Jane: "I'll be able to buy that car I always wanted soon."
Bill: "Why, did you get a raise?"
Jane: "No. But you know how I've been playing the lottery all these years?"
Bill: "Yes, you buy a ticket for every drawing, without fail."
Jane: "And I've lost every time."
Bill: "So why do you think you will win this time?"
Jane: "Well, after all those losses I'm due for a win."

Joe and Sam are at the race track betting on horses.
Joe: "You see that horse over there? He lost his last four races. I'm going to bet on him."
Sam: "Why? I think he will probably lose."
Joe: "No way, Sam. I looked up the horse's stats and he has won half his races in the past two years. Since he has lost three of his last four races, he'll have to win this race. So I'm betting the farm on him."
Sam: "Are you sure?"
Joe: "Of course I'm sure. That pony is due, man...he's due!"

"Above the roulette tables, screens listed the results of the most recent twenty spins of the wheel. Gamblers would see that it had come up black the past eight spins, marvel at the improbability, and feel in their bones that the tiny silver ball was now more likely to land on red. That was the reason the casino bothered to list the wheel’s most recent spins: to help gamblers to delude themselves. To give people the false confidence they needed to lay their chips on a roulette table. The entire food chain of intermediaries in the subprime mortgage market was duping itself with the same trick, using the foreshortened, statistically meaningless past to predict the future." (Michael Lewis, The Big Short: Inside the Doomsday Machine. W.W. Norton, 2010)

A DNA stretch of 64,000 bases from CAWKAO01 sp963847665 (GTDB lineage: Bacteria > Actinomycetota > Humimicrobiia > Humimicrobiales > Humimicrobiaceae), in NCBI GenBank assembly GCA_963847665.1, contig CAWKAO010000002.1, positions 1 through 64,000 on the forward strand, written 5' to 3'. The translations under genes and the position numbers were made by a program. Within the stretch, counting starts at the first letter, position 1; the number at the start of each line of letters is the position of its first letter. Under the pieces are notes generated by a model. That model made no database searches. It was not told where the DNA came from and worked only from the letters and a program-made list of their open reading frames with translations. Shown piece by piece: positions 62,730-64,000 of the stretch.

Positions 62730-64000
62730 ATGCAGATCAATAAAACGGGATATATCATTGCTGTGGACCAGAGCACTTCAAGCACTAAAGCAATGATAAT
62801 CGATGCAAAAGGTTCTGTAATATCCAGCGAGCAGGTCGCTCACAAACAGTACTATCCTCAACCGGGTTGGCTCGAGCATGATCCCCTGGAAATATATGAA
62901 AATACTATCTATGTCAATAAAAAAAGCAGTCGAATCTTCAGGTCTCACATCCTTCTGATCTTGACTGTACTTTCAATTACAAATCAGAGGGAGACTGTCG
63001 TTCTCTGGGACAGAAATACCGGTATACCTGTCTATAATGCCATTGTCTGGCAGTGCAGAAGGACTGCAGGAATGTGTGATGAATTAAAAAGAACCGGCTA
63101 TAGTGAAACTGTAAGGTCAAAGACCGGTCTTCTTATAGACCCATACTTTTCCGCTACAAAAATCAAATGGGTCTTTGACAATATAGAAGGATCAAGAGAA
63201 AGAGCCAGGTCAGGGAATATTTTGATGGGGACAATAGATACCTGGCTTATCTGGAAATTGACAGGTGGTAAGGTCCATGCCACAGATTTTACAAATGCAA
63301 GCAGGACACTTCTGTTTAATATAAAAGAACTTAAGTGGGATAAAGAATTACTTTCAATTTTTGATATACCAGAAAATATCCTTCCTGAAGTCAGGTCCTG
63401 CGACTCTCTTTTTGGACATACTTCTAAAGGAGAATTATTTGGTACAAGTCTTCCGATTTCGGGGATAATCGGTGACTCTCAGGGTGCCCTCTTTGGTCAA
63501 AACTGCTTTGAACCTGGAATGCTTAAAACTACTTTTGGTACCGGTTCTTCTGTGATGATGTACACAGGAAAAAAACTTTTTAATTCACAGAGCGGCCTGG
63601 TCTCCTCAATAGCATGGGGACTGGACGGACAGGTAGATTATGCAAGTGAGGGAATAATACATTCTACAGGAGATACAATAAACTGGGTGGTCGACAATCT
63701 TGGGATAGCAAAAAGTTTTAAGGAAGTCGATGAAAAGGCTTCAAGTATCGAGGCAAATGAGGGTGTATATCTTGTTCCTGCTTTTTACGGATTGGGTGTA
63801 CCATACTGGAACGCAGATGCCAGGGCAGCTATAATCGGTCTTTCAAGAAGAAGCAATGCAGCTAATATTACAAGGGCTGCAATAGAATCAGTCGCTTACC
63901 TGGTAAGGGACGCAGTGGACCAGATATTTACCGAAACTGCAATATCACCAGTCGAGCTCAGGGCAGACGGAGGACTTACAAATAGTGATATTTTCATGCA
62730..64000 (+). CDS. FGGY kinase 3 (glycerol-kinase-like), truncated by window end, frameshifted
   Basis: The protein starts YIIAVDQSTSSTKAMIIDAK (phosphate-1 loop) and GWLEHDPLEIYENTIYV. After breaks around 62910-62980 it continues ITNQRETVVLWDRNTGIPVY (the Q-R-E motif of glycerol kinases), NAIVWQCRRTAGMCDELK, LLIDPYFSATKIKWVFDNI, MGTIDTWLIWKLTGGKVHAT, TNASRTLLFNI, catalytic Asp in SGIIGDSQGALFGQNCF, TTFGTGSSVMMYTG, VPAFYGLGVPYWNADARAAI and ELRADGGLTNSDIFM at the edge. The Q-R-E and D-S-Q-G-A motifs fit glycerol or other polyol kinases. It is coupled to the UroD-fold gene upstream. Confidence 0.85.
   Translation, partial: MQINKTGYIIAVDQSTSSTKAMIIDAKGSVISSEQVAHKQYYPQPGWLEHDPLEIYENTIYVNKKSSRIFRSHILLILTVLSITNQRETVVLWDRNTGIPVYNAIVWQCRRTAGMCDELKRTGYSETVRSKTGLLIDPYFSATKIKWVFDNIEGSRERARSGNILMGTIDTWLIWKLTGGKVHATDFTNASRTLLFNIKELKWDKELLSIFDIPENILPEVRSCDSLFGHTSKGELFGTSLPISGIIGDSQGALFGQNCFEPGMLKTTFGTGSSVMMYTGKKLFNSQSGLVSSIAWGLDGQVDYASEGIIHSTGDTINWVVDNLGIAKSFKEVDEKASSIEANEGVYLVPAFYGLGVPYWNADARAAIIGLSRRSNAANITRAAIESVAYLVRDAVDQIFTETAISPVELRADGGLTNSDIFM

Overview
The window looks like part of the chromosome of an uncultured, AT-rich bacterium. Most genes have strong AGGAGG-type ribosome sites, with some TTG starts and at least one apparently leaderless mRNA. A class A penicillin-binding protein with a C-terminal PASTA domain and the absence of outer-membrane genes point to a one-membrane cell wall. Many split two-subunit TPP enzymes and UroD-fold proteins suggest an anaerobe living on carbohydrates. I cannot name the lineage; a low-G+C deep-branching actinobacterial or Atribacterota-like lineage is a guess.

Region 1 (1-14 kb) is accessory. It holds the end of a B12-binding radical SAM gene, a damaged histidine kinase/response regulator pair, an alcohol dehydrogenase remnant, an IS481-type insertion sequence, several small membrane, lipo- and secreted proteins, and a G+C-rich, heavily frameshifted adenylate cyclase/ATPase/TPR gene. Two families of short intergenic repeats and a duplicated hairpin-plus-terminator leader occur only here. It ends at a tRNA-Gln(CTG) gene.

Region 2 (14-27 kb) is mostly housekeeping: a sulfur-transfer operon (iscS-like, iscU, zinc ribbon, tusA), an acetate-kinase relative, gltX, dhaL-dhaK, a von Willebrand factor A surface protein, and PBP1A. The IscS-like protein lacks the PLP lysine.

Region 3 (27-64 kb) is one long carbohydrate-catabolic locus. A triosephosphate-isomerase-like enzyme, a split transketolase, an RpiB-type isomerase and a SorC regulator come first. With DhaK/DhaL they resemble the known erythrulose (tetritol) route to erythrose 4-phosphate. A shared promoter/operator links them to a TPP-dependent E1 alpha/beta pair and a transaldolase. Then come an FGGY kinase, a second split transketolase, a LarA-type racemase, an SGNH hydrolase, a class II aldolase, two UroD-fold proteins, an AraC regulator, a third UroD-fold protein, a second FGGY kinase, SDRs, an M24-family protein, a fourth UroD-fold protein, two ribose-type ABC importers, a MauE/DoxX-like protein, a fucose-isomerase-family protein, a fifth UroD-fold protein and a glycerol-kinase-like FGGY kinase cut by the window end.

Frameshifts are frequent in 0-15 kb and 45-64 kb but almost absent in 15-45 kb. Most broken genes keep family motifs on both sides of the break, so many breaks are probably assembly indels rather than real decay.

"In baseball, we often hear that a player is 'due' because it has been awhile since he has had a hit, or had a hit in a particular situation.

"Consider the parents who already have three sons and are quite satisfied with the size of their family. However, they both would really like to have a daughter. They commit thegambler's fallacy when they infer that their chances of having a girl are better, because they have already had three boys. They are wrong. The sex of the fourth child is causally unrelated to any preceding chance events or series of such events. Their chances of having a daughter are no better than 1 in 2--that is, 50-50." (T. Edward Damer, Attacking Faulty Reasoning. Wadsworth, 2010

Eric: For my lottery numbers, I chose 6, 14, 22, 35, 38, 40. What did you choose?
Steve: I chose 1, 2, 3, 4, 5, 6.

Maury: Please put all my chips on red 21.
Dealer: Are you sure you want to do that? Red 21 just came up in the last spin.

Maury: I didn’t know that! Thank you! Put it on black 15 instead. I can’t believe I almost made that mistake!